Aid, Social Issues Top Education Agenda

By Linda Jacobson — June 13, 2006 1 min read
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The following offers highlights of the recent legislative sessions. Precollegiate enrollment figures are based on fall 2005 data reported by state officials for public elementary and secondary schools. The precollegiate education spending figures do not include federal flow-through funds, unless noted.


Gov. Sonny Perdue


22 Democrats
34 Republicans

79 Democrats
100 Republicans
1 Independent

1.6 million

It was a busy year for education in the Georgia legislature.

Gov. Sonny Perdue’s Truth in Class Size Act, which goes into effect in the fall, will set maximum sizes for grades K-8 and require that districts stop using a systemwide average in setting class sizes, which they have been doing since 2000. Districts will be able to continue using an average maximum figure only for grades 9-12.

Gov. Perdue also pushed through the controversial Classrooms First for Georgia Act, which requires school systems to spend at least 65 percent of their total operating budgets on direct classroom expenses, beginning in fiscal 2008.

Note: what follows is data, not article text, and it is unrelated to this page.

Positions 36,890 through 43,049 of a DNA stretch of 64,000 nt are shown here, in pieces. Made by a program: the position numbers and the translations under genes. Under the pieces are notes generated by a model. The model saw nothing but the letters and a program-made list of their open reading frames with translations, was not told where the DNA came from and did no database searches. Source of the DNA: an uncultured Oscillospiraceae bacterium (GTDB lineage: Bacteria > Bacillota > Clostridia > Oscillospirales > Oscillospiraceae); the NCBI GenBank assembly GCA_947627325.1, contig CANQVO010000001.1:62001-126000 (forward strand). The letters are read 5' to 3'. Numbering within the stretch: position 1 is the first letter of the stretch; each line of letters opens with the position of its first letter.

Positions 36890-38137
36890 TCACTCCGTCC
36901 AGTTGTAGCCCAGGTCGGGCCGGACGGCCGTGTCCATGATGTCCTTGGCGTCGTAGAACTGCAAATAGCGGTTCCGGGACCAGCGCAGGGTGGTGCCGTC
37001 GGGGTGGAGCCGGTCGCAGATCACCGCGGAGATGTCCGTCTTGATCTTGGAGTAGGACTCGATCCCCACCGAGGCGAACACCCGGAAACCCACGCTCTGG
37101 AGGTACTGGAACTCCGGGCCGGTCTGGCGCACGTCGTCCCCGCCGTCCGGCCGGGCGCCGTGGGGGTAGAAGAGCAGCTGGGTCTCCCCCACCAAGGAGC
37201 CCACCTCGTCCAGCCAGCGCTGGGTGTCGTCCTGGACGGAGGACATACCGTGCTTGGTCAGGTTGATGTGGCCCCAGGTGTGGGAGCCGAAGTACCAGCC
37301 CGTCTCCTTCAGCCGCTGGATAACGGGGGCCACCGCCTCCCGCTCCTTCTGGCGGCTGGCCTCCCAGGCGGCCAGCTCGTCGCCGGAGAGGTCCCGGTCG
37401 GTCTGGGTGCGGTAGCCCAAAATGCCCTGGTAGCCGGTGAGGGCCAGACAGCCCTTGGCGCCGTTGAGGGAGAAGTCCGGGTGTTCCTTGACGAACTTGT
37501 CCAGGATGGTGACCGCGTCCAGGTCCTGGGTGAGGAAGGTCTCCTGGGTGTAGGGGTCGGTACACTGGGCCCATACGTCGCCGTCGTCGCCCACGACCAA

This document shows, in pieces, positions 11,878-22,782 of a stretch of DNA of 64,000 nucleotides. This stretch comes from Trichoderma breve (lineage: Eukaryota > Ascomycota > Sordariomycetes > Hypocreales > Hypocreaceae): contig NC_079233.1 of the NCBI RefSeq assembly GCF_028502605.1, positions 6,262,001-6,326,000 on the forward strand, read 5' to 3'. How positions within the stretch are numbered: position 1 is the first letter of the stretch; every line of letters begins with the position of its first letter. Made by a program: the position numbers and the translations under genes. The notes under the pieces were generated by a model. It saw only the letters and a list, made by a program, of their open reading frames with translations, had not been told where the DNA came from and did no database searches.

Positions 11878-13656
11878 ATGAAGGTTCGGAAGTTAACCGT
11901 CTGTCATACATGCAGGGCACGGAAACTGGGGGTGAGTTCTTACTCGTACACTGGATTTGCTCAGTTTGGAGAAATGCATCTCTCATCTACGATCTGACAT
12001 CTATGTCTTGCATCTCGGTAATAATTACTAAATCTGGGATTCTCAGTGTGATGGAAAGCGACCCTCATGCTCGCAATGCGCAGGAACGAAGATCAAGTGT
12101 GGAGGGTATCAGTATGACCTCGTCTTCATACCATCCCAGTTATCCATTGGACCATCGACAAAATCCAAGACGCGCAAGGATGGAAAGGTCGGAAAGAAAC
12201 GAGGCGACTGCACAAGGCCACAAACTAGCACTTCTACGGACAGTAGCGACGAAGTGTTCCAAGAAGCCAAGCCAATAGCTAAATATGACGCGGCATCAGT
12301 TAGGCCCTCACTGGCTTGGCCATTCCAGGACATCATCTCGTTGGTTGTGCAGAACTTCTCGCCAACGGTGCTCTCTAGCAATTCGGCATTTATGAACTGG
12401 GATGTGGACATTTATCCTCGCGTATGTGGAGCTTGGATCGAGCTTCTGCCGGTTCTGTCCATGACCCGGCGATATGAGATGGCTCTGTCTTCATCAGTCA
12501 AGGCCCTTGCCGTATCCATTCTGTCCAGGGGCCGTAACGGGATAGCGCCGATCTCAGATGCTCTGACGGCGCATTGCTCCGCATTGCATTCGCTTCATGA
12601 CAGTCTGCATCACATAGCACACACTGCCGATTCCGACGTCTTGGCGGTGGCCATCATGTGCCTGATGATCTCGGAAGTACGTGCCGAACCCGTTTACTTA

Spending on K-12 education in fiscal 2007 will rise by $779 million, to a total of $7.21 billion—a 12 percent increase.

The increase includes $216 million to cover a 4 percent increase on the state’s salary schedule for teachers and kindergarten paraprofessionals. The state added $138 million to help districts pay for increases in employee health-insurance costs.

Teachers also will get a $100 debit card—at total cost of $10 million statewide—to buy school supplies in early August.

Other controversial legislation that passed includes voluntary new high school-level courses on the Bible. The state must now develop and adopt curricula for classes on the Old Testament and the New Testament.

Another law will require parents to be notified of all extracurricular clubs or activities at their children’s schools. Parents will be able to withhold permission for their children to join activities or clubs. The measure was seen as an attempt by conservative lawmakers to thwart support clubs for gay and lesbian students.

A version of this article appeared in the June 14, 2006 edition of Education Week


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